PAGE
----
* Social Democrats say to explore dividing bank activities
* Willing to discuss Glass-Steagall Act-style regulation
* PM candidate says banks should contribute more to society
By Mette Fraende
COPENHAGEN, Sept 13 (Reuters) - Denmark’s banks could face tougher regulation if the centre-right government is ousted by Social Democrat Helle Thorning-Schmidt in parliamentary elections on Thursday.
Thorning-Schmidt, whose “Red bloc” coalition leads in opinion polls with just one campaign day left, said she would be willing to discuss Glass-Steagall-style regulation, referring to the U.S. Act put in place after the 1929 stock market collapse, separating investment and commercial banking.
“This is basically an idea which we would very happily discuss,” Thorning-Schmidt said in a briefing for international media on Tuesday. “Should we have more divisions in terms of what they do?
“We have come up with a number of proposals to regulate the banks, and one ... is to discuss these big financial supermarkets, and maybe make some divisions,” she said, a day after Britain backed bank reform proposals including the creation of a ring-fence around retail lending activities.
Thorning-Schmidt also said banks which received state aid during the crisis would be asked to give more back to society, such as helping finance improvements to schools.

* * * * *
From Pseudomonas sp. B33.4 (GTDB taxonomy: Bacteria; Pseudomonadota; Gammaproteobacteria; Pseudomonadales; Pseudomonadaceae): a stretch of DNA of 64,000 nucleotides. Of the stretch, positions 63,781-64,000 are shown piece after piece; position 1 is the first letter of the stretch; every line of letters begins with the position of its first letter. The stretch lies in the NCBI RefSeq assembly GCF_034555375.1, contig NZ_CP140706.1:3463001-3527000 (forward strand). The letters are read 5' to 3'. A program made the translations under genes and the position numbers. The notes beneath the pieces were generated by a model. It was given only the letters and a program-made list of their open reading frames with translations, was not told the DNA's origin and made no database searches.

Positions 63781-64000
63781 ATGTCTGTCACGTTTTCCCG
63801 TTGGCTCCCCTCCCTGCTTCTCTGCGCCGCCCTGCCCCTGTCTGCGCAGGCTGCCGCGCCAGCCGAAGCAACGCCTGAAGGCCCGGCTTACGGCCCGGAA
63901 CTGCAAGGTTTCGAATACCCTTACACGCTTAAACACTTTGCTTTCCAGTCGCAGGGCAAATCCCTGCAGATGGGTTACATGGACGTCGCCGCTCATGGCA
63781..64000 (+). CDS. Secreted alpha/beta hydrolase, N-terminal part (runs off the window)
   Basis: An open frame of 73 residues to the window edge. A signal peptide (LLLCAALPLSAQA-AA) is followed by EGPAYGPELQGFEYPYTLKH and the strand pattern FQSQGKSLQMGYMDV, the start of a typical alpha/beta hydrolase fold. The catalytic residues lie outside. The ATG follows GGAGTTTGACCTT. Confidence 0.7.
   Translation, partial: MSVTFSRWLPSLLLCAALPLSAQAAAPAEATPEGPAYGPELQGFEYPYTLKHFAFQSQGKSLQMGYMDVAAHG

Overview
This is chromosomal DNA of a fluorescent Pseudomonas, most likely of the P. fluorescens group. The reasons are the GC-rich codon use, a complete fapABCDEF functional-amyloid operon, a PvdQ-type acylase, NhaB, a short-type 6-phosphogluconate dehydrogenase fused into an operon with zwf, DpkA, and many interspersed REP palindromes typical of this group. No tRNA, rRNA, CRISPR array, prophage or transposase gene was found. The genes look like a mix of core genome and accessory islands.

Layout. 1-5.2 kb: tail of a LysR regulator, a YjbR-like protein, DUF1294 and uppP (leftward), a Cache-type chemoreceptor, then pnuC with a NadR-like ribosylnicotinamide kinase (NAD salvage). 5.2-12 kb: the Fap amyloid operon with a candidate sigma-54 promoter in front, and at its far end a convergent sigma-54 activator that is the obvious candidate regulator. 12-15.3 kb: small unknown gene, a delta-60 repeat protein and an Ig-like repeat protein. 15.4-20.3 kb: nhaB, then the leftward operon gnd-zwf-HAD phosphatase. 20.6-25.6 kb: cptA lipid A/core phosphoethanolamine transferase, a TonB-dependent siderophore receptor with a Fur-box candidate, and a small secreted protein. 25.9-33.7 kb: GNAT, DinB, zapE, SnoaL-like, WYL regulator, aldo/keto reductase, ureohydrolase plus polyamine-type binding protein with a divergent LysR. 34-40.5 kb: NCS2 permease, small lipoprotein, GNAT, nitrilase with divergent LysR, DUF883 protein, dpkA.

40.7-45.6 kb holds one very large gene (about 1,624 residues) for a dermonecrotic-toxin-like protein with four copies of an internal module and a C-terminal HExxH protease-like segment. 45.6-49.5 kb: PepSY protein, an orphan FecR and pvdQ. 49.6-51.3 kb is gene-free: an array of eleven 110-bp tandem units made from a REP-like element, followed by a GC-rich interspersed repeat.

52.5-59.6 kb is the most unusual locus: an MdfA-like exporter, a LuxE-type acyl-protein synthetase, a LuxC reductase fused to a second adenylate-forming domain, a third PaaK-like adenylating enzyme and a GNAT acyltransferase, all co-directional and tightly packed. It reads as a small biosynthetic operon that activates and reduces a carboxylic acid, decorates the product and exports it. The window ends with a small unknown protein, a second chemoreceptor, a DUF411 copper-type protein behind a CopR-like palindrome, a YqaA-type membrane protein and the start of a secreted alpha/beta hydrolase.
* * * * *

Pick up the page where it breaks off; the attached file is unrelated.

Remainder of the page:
“Banks that got a lot of help from us when they needed it, we are asking them to participate in helping with that change,” she said.
Last month, the Danish government said it had political support for a plan to avoid more bank failures and help the country’s smaller banks regain access to international funding markets.
The plan came in response to worries that more small banks could fail after small local bank Fjordbank Mors fell into the hands of administrators in June, the ninth Danish bank to be taken over by the state since the start of the crisis in 2008.
Thorning-Schmidt dismissed an idea aired earlier in the day by the Red-Green Alliance to set up a state-owned bank to compete with the likes of Danske , Nordea , Jyske Bank and Sydbank .
“We have suggested that some of the large pension companies will have the possibility to enter the lending market, and we would like to proceed on that. But we should not have a state bank,” Thorning-Schmidt said.
If Thorning-Schmidt wins on Thursday, she would probably need to agree with the Red-Green Alliance, partners with Thorning-Schmidt’s Social Democrat party in the Red bloc, to secure parliamentary support for a new government.
Opinion polls show the Red-Green Alliance is likely to roughly triple its 2007 election score with between 5.8 percent and 8.2 percent of the vote.
The Red bloc, also consisting of the Socialist People’s Party and the Social-Liberals, has led in opinion polls for months, ahead of Prime Minister Lars Lokke Rasmussen’s “Blue bloc”.
A Megafon survey on Tuesday gave the Red bloc 51.3 percent to 48.1 percent for the Blue bloc.
If Thorning-Schmidt wins and forms a government, she would be the country’s first female prime minister. (Additional reporting by Jakob Vesterager; Editing by David Holmes)